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]
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]
]
]
]
]
]
[[[[[[[[[[[[[[[[[[[[[[[[[[
] ] ] ] ] ]   ]
] ] ] ] ] ]   ]
] ] ] ] ] ]   ]
] ] ] ] ] ]   ]
] ] ] ] ] ]   ]
] ] ] ] ] ]   ]
] ] ] ] ] ]   ]
] ] ] ] ] ]   ]
] ] ] ] ] ]   ]
] ] ] ] ] ]   ]
] ] ] ] ] ]   ]
] ] ] ] ] ]   ]
] ] ] ] ]     ]
] ] ] ] ]     ]
] ] ] ] ]     ]
] ] ] ] ]     ]
] ] ] ] ]     ]
] ] ] ] ]     ]
] ] ] ] ]     ]
] ] ] ] ]     ]
] ] ] ] ]     ]
] ] ] ] ]     ]
] ] ] ] ]     ]
] ] ] ] ]     ]
] ] ] ] ]     ]
] ] ] ] ]     ]
] ] ] ] ]     ]
] ] ] ] ]     ]
] ] ] ] ]     ]
] ] ] ] ]     ]
] ] ] ] ]     ]
] ] ] ] ]     ]
] ] ] ] ]     ]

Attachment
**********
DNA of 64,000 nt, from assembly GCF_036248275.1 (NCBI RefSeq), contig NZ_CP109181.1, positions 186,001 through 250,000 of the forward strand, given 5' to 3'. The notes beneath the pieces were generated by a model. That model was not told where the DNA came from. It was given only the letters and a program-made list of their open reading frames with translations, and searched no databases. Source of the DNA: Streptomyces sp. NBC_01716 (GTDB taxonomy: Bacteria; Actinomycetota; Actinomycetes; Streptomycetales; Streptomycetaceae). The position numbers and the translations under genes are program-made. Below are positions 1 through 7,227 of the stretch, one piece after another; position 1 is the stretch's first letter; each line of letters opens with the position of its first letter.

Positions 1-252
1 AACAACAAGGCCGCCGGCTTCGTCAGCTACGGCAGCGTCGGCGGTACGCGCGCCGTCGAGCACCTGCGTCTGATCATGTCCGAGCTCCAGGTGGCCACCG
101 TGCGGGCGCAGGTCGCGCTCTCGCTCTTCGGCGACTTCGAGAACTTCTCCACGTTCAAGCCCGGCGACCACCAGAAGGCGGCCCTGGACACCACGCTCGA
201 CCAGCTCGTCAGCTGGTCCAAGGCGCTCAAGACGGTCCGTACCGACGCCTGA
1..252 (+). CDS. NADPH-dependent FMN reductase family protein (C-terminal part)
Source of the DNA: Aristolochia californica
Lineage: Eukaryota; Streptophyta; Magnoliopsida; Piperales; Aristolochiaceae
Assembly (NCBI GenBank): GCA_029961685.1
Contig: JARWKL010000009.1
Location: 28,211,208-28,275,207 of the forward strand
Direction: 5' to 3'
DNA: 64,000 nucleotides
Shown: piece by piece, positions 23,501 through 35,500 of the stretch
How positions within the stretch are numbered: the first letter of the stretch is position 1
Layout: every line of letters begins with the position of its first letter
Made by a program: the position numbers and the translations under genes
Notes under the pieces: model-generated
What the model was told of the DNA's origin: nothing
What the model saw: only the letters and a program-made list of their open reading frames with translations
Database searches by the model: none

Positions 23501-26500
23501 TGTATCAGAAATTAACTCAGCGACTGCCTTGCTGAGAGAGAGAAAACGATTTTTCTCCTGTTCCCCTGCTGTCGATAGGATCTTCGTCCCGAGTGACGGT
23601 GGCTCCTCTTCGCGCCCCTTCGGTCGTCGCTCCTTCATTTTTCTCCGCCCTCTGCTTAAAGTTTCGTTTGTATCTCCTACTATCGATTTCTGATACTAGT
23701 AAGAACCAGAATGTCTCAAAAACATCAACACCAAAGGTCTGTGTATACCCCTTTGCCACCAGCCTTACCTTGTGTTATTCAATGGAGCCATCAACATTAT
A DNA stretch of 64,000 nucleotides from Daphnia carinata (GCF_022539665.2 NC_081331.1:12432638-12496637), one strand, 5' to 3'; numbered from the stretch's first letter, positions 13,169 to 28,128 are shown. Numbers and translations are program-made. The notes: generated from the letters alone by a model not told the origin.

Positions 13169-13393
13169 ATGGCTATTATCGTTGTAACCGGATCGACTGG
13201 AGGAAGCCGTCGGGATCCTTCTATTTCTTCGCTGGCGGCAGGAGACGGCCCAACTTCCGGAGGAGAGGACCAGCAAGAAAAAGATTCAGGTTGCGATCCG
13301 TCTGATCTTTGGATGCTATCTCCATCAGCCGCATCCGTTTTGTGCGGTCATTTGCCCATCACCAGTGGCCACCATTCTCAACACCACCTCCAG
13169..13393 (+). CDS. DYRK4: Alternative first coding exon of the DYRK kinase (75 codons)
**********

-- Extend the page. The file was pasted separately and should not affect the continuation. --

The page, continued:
] ] ] ] ]     ]
] ] ] ] ]     ]
] ] ] ] ]     ]
] ] ] ] ]     ]
] ] ] ] ]     ]
] ] ] ] ]     ]
] ] ] ] ]     ]
] ] ] ]     ]
] ] ] ]     ]
] ] ] ]     ]
] ] ] ]     ]
] ] ] ]     ]
] ] ] ]     ]
] ] ] ]     ]
] ] ] ]     ]
] ] ] ]     ]
] ] ] ]     ]
] ] ] ]     ]
] ] ] ]     ]
] ] ] ]     ]
] ] ] ]     ]
] ] ] ]     ]
] ] ] ]     ]
] ] ] ]     ]
] ] ] ]     ]
] ] ] ]     ]
] ] ] ]     ]
] ] ] ]     ]
] ] ] ]     ]
] ] ] ]     ]
] ] ] ]     ]
] ] ] ]     ]
] ] ] ]     ]
] ] ] ]     ]
] ] ] ]     ]
[[[[[[[[[]]
] ] ] ]     [ ]
] ] ]     [ ]
] ] ]     [ ]
] ] ]     [ ]
] ] ]     [ ]
] ] ]     [ ]
] ] ]     [ ]
] ] ]     [ ]
[[[[[[
]     [ ] ]
]     [ ] ]
]     [ ] ]
[   ]
[   ]
[   ]
[
[
]
]
]
]]]]]]]]]]]]]]]]]]]]]]]]]]
][[=


It's a little long. I could probably steal some tricks from a BF solution, maybe.

In Plumber, the program is divided into units, each of which are 2 characters wide. Each line is padded to the length of the longest line with spaces, which can be used to shorten programs. Each ] unit is an increment operator on a falling packet of information, which is dropped by the [] at the top. Chains of [[ can be used to duplicate packets and drop them one by one in different columns.